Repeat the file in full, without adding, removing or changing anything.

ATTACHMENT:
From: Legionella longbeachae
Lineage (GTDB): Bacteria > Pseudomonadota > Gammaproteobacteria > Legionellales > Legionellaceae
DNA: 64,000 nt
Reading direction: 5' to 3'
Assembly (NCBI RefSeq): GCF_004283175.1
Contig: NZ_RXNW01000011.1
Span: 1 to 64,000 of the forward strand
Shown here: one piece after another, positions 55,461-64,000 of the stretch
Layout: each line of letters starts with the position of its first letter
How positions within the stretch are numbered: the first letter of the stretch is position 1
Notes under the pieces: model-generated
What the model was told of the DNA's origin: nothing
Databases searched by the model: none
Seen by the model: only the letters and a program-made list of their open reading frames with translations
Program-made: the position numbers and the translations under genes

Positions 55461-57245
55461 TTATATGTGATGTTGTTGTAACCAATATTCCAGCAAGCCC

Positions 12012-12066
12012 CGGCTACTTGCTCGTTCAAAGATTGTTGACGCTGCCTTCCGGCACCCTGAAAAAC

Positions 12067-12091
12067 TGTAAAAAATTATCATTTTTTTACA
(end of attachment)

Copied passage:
From: Legionella longbeachae
Lineage (GTDB): Bacteria > Pseudomonadota > Gammaproteobacteria > Legionellales > Legionellaceae
DNA: 64,000 nt
Reading direction: 5' to 3'
Assembly (NCBI RefSeq): GCF_004283175.1
Contig: NZ_RXNW01000011.1
Span: 1 to 64,000 of the forward strand
Shown here: one piece after another, positions 55,461-64,000 of the stretch
Layout: each line of letters starts with the position of its first letter
How positions within the stretch are numbered: the first letter of the stretch is position 1
Notes under the pieces: model-generated
What the model was told of the DNA's origin: nothing
Databases searched by the model: none
Seen by the model: only the letters and a program-made list of their open reading frames with translations
Program-made: the position numbers and the translations under genes

Positions 55461-57245
55461 TTATATGTGATGTTGTTGTAACCAATATTCCAGCAAGCCC

Positions 12012-12066
12012 CGGCTACTTGCTCGTTCAAAGATTGTTGACGCTGCCTTCCGGCACCCTGAAAAAC

Positions 12067-12091
12067 TGTAAAAAATTATCATTTTTTTACA